The Calm Before the Storm


I have so far kept away from mentioning too much about my work here and I will continue to do so both for professional reasons and because I am conscious of it encroaching on yet another aspect of my personal life but being that I teach in the UK system (the same one that has a 50% teacher retention rate, by the way), it is absolutely inevitable that it will have a dramatic effect on wider life here. This week has been one example as it has been particularly bad (with about 25 out of the last 48 hours spent in school, further hours spent working at home and still a lot to do over the weekend) so I’m afraid that I have struggled to do so much as eat and sleep, yet alone enjoy any adventures worth reporting on here. That being said, it has been a week of flagging up the little nuances of Falklands life that catch you at unexpected moments. I filled up the car for the first time this week, puzzled by the total cost and convinced that I had erred somehow until I remembered that diesel was 46p per litre; cashback!

You also notice that a great deal of life here relies on the inherent trust everyone has in everyone else, the irrelevance of door locks aside. I broke out the chequebook this week for the first time; the cheque stamps and ink pads next to the till in every shop show the normality of it (with no guarantee card, of course, it’s all done on faith). When you call or go to the bank, your name is pretty much your security clearance and away you go with whatever you need (there’s no cash machine here as, I’m told, the Falkland Island Pound notes are too flimsy to handle it so you need to get to the bank more often than you think). Similarly, our shipping arrived this week, some three months after first sending it – all that was needed was to locate the man in the know in a dusty shed, introduce myself and load the boxes up. No paperwork or even checking that I’d paid for it, society here relies on the fact that it is a fundamentally friendly place. It’s going to make moving anywhere after this very unusual. I’ve not touched the boxes yet, as I’m awaiting reinforcements but it’ll be exciting to see what the hell we sent down after all.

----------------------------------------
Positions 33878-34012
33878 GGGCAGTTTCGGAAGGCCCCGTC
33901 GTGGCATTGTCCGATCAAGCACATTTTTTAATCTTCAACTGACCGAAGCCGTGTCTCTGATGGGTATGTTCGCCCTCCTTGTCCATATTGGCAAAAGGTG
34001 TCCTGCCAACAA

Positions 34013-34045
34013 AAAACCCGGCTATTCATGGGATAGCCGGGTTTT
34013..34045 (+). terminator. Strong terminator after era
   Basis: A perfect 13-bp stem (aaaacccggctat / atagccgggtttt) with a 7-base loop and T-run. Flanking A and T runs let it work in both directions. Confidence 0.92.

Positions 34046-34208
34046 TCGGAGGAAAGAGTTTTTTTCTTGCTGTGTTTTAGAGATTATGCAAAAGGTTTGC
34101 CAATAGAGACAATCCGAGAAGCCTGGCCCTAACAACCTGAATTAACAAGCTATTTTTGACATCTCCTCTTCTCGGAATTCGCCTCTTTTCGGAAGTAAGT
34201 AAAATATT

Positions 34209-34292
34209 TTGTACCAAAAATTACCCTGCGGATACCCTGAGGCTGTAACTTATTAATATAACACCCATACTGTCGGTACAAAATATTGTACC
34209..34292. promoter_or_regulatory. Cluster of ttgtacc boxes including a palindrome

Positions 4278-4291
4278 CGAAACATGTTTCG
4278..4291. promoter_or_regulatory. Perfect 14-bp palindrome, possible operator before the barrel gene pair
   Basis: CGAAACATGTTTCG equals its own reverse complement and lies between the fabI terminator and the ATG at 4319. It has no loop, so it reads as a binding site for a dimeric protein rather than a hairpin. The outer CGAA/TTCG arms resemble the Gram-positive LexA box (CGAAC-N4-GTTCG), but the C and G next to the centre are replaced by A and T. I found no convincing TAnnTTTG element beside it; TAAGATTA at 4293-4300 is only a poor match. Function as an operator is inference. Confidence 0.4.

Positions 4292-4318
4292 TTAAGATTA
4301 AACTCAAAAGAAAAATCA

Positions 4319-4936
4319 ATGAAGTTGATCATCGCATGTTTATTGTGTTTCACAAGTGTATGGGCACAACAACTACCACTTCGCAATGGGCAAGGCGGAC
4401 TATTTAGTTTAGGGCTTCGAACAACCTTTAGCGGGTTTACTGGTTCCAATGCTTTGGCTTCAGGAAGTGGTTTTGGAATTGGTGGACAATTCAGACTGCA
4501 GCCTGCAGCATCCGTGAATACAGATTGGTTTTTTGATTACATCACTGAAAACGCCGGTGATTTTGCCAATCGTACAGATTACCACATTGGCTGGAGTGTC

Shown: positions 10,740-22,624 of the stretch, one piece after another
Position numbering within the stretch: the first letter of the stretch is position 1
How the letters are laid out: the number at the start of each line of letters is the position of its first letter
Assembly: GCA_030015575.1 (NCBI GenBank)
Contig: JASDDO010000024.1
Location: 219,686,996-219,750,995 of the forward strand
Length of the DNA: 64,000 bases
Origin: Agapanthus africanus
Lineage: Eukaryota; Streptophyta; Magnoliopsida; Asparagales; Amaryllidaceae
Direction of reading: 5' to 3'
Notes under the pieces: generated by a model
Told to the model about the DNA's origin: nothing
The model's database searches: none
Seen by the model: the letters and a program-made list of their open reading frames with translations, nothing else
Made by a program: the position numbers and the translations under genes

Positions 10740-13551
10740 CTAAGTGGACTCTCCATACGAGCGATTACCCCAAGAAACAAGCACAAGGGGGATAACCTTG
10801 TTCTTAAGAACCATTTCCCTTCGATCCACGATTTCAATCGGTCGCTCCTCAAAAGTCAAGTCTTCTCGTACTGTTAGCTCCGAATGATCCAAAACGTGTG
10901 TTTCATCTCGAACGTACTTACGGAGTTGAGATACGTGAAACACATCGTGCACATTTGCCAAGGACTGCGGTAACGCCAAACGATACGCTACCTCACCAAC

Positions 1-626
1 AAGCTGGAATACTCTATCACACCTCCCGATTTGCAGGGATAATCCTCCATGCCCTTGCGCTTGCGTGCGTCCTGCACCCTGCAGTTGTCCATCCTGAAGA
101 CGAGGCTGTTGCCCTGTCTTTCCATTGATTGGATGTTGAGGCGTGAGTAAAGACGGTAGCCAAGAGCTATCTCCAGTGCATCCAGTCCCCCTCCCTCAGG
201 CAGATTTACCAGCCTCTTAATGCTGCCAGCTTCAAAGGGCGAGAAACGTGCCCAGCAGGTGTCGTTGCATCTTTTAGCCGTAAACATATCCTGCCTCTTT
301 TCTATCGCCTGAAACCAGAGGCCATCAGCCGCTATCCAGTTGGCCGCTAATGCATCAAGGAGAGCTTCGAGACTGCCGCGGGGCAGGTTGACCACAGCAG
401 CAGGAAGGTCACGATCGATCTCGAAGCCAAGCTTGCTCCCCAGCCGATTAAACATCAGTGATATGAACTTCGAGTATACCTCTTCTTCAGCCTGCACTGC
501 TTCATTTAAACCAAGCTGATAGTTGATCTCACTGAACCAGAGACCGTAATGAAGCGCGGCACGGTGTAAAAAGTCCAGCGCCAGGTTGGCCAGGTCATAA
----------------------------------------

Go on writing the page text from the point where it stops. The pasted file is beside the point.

Han, of course, arrives in three days (weather-dependent, as last week’s ‘Airbridge’ (the MoD link from Mount Pleasant to RAF Brize Norton, as opposed to the LAN flight which is a 5-flight connection to the UK via Chile) was cancelled due to wind and the weather here is nowhere near predictable enough to see what happens. I suspect Han is secretly hoping to be delayed for a few days on the beautifully sunny Ascension Island but I am hoping that’s not the case. I am ridiculously excited to have her here and overly conscious of the fact that I have been living a bachelor lifestyle, washing up piles and all, for the last 10 weeks. It remains to be seen how she will find it here as experiences vary greatly from person to person; one person I know who came here from a large Chinese city suffers anxiety at the very thought of Goose Green’s isolation, whilst I am slowly but surely falling in love with these Islands. Here’s hoping she likes it, I’m nowhere near ready to leave yet.

Post Script:

It seems I can always find time for a small adventure; I managed to do a small amount of off-roading and take a walk along the Camber (one of the peninsuli that make up Stanley Harbour) for a slightly different view of Stanley as well as to see the long-abandoned industrial oil and coal terminal there. Although the weather was foul, finding your own off-road route with little experience is enough to put you out of your comfort zone and it did offer some surprising sites:

The old oil and coal terminal has seen better days. Tread carefully.

The old oil and coal terminal has seen better days. Tread carefully.